Chapter 13 – Light
Consider the following statements and click to reveal the answer.
1. Think of some examples of where we see things almost instantaneously but hear the sound that they make a little later.
We usually see lightning before hearing the thunder. Loud sounds made across a sports field, such as the click of a ball on a cricket bat, can be heard slightly after seeing what makes the sound. Jet aircraft often appear ‘ahead’ of the sound they make.
2. What kind of energy is changed to light when a battery lights a bulb?
Some of the chemical energy in the battery will have changed to electrical energy flowing in the circuit. Some of this, in turn, will change to heat and light energy in the bulb.
3. What happens when you cover one eye for a while and then look at both pupils in a mirror?
The pupil which was covered will have adjusted to the lack of light by opening up. When you look in the mirror this pupil will appear larger than the other!
4. How could you make a totally black shadow?
Make a shadow with a single light source in a place where there can be no reflected or scattered light. A room with blackened walls or a flat area of ground outside at night might be the nearest we can get to this. A shadow formed by moonlight in the desert would be an example, but starlight would certainly spoil a perfect shadow.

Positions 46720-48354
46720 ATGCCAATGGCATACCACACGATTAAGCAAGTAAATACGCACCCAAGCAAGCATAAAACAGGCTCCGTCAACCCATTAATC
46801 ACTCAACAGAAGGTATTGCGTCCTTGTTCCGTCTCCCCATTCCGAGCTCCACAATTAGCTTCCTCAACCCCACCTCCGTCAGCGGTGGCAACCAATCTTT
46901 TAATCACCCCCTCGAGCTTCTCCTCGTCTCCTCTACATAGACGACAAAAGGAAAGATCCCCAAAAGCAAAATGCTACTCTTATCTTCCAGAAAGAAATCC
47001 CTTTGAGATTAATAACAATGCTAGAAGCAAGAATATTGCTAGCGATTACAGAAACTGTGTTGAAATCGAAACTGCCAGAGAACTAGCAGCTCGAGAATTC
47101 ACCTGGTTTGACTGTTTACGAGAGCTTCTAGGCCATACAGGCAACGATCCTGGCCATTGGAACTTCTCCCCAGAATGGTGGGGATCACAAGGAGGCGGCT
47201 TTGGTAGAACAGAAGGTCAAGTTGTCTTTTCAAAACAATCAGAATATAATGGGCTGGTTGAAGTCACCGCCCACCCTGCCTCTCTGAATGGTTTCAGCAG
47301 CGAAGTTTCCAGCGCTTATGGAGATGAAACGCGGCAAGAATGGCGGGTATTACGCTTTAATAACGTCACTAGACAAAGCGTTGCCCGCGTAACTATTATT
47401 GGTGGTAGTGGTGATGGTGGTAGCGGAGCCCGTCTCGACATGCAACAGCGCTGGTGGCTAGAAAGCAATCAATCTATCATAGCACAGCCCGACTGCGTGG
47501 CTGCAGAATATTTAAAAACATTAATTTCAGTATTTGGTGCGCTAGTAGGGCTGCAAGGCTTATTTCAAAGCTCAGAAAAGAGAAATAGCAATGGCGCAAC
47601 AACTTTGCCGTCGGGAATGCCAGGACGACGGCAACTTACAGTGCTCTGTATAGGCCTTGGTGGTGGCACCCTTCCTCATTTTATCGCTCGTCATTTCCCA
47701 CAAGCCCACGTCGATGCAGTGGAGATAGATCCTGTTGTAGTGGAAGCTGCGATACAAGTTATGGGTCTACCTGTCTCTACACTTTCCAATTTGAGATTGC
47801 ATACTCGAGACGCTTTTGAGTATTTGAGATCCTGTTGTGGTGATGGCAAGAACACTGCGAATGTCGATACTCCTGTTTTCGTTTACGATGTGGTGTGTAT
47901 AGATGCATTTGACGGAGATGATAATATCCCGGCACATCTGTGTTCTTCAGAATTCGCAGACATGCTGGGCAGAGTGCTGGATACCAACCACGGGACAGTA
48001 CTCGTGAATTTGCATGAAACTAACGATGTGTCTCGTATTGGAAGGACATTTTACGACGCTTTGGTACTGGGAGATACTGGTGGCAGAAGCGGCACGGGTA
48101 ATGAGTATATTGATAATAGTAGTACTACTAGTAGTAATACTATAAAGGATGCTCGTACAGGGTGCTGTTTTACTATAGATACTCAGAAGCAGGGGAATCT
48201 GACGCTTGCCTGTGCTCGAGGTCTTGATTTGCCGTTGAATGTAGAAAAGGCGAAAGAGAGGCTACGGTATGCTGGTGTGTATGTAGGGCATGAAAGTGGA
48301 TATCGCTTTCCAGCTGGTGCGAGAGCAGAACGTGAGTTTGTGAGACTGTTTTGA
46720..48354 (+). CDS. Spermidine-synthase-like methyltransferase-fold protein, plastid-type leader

5. Which colour is mostly absorbed by orange paint?
The brain detects orange when mostly red and green light strikes the retina, so blue light must be absent to get the sensation of orange. Blue light is mostly absorbed by orange things.
6. What light would you get on an overhead projector screen if you overlapped red and blue filters on it?
The red filter would block the blue and green light. The blue would block the red and green light so no light would get through. The screen would be black if the filters were perfect.
7. What are the three primary colours of light?
Red, blue and green are the primary colours of light.
8. Describe the ways in which you might show children that light travels in straight lines.
Light from a projector in a darkened room. Sunlight shines through clouds or tree tops. Shadows often have sharp edges. Laser beam seen as a thin straight line. Look through a thin straight tube. A light source can be viewed through holes made in three cards.
9. Draw a picture to show the kind of shadow formed by a person standing between a neon striplight and a wall. How would this shadow be different if the light was a small point source like the Sun?
The neon striplight will give a fuzzy-edged shadow (with a penumbra). The point source (such as the Sun) will give a sharp-edged shadow.
10. Explain why a blue ball looks blue.
The ball will absorb most of the red and green light from the white light falling on it and reflect or scatter most of the blue into the eye.